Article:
The Article 20 Network is an organization with a unique and singular focus. We are concerned with the defense and advancement of one fundamental human right: The right of people to gather peacefully in a public forum to express a shared point of view—the freedom of assembly.

Formal recognition of this right has its origins in the First Amendment to the United States Constitution, but freedom of assembly is a globally accepted principle. It was enshrined in 1948 in Article 20 of the Universal Declaration of Human Rights, which starts, "Everyone has the right to freedom of peaceful assembly..."

The Organization for Security and Co-operation in Europe (OSCE) offers a useful definition of assembly in their Guidelines on Freedom of Peaceful Assembly:

“assembly means the intentional and temporary presence of a number of individuals in a public place for a common expressive purpose.”

Freedom of assembly is recognized as a basic human right by the International Covenant on Civil and Political Rights, the European Convention on Human Rights, the American Convention on Human Rights, African Charter on Human and Peoples’ Rights, and many other human rights instruments. The universality of this right is also reflected in its guarantee by the constitutions of myriad sovereign nations around the world.


In a participatory democracy, free assembly is one of many ways that people can affect change. In other countries, it is all they have. For some groups, holding assembly is a strategic Plan B when the other mechanisms of influence fail. For the voiceless and disenfranchised, it is all they have. 

Scholar and author John Inazu calls the Freedom of Assembly “liberty’s refuge”. Promoting pluralism and guarding the integrity of civil society, the Freedom of Assembly is the great insurance plan of humanity. Be it students rallying for their university to divest from fossil fuels, or ethnic minorities standing up for a self-determination referendum, all have a chance to achieve the impossible because the human right to Freedom of Assembly is inalienable.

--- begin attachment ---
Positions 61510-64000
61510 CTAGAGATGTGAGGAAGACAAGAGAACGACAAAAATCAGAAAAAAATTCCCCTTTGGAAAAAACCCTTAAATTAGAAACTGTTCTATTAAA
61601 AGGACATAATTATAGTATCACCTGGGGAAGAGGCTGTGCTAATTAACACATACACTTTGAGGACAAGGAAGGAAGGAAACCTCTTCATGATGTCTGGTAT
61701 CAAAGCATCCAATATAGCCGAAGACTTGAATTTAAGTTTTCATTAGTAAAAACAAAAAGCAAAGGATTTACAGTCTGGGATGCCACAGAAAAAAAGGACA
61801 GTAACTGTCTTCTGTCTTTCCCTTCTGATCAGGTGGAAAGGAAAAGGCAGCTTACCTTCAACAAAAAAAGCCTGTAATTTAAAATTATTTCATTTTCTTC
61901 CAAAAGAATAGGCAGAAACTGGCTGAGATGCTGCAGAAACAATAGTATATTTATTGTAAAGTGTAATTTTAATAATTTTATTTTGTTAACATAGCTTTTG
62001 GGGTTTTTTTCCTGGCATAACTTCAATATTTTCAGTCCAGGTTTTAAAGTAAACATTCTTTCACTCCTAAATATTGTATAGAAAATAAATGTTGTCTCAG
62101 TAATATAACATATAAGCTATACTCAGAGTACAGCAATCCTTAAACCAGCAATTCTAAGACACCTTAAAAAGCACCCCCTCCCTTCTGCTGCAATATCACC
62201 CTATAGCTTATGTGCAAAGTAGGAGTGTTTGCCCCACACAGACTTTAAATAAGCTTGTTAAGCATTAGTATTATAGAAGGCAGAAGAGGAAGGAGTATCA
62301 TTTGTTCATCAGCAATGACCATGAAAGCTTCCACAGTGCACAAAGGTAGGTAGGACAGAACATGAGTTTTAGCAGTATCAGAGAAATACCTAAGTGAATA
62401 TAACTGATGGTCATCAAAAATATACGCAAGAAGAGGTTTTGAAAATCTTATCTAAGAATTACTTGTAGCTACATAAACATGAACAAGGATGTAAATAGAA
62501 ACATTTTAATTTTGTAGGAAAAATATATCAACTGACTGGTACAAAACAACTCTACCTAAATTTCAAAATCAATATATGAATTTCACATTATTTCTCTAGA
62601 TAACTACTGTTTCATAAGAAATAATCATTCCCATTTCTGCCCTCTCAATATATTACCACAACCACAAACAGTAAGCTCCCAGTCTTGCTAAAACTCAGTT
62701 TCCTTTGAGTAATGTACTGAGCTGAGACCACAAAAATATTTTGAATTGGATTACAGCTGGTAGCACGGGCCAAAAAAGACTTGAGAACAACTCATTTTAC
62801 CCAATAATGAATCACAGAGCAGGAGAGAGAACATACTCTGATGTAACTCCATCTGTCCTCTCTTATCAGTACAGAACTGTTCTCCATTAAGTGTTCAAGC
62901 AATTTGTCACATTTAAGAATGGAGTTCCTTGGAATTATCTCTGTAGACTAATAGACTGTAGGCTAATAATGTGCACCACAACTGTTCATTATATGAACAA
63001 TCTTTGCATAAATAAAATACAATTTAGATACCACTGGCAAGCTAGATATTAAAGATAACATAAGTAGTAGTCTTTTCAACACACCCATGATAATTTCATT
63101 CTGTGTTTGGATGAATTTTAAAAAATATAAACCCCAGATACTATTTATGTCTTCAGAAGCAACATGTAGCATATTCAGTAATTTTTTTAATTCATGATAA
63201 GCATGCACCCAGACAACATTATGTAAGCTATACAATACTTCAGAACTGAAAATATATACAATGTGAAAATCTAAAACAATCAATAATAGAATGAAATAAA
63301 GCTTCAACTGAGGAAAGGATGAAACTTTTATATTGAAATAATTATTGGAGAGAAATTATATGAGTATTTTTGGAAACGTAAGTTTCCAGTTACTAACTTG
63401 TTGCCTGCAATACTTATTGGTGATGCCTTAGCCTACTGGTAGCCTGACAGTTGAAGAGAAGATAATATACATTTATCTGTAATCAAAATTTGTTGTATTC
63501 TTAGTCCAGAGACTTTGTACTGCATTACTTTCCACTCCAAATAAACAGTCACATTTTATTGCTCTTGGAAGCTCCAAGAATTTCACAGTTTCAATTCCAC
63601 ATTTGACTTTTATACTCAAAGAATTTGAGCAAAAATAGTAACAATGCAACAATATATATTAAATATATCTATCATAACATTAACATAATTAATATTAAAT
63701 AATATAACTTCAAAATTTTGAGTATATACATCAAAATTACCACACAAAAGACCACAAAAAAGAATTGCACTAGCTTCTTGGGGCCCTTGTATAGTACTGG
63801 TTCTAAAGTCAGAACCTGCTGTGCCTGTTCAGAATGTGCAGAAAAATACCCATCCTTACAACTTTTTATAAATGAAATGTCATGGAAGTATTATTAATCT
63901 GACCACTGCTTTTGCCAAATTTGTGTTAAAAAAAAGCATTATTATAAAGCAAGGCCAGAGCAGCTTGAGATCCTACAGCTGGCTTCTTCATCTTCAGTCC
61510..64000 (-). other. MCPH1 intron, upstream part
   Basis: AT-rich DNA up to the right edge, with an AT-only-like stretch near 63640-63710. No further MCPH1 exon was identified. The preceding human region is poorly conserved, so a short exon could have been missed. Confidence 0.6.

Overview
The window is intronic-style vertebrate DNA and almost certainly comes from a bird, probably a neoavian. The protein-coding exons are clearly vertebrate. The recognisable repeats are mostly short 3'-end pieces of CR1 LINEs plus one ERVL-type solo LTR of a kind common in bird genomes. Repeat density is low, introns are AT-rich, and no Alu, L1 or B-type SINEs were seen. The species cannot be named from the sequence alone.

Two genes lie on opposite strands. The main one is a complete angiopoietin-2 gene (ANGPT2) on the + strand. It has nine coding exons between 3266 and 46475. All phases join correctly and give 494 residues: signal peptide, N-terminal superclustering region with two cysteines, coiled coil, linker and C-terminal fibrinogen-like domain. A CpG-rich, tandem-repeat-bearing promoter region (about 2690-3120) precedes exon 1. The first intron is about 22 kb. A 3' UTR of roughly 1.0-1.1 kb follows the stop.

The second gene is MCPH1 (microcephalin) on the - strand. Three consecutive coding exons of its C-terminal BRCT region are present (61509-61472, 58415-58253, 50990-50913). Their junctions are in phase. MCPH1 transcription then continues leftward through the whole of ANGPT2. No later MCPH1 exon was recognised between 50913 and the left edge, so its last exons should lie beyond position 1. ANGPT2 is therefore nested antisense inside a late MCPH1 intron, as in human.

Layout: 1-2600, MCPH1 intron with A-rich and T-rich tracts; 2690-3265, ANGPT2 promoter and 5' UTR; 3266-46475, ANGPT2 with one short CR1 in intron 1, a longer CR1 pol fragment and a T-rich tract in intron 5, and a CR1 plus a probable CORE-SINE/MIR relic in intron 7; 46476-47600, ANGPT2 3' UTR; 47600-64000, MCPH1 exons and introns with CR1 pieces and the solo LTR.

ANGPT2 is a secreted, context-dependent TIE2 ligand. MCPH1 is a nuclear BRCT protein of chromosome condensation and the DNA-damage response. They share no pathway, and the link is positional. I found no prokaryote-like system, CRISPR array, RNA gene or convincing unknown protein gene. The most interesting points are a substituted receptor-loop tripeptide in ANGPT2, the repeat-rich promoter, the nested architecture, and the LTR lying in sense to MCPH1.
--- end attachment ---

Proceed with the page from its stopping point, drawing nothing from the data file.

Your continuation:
People are vigorously exercising the right to free assembly this century. Public demonstrations are all around us. You may have been to one recently or know someone who has. If you’ve had the impression that people are taking the streets more often, you aren’t mistaken.

The rate of nonviolent public demonstrations around the world has doubled since 2000. Assemblies are not only happening more frequently, but also growing in size. Between 2006 and 2013, there were 37 protests with 1 million or more people, some of the largest gatherings of humans in history.

Yet the 21st century has also witnessed a steady assault on the practice of assembly and a contraction in how states interpret their obligation to protect this form of expression. The right of individuals to peacefully come together in a public space to promote an idea is endangered everywhere, democracies and dictatorships alike.

Threats to assembly take many forms. Some are administrative barriers: “free speech zones” (a new concept which both confuses and diminishes two distinct human rights—assembly and speech), permits and fees, and overzealous restrictions on the times and places people may gather. Other dangers to practitioners of assembly are more direct: rubber bullets, pepper spray, mass arrests, and even murder.

In an age when people are collectively turning to alternative methods of affecting change, the protection and cultivation of the human right to Freedom of Assembly has never been more vital to humanity.



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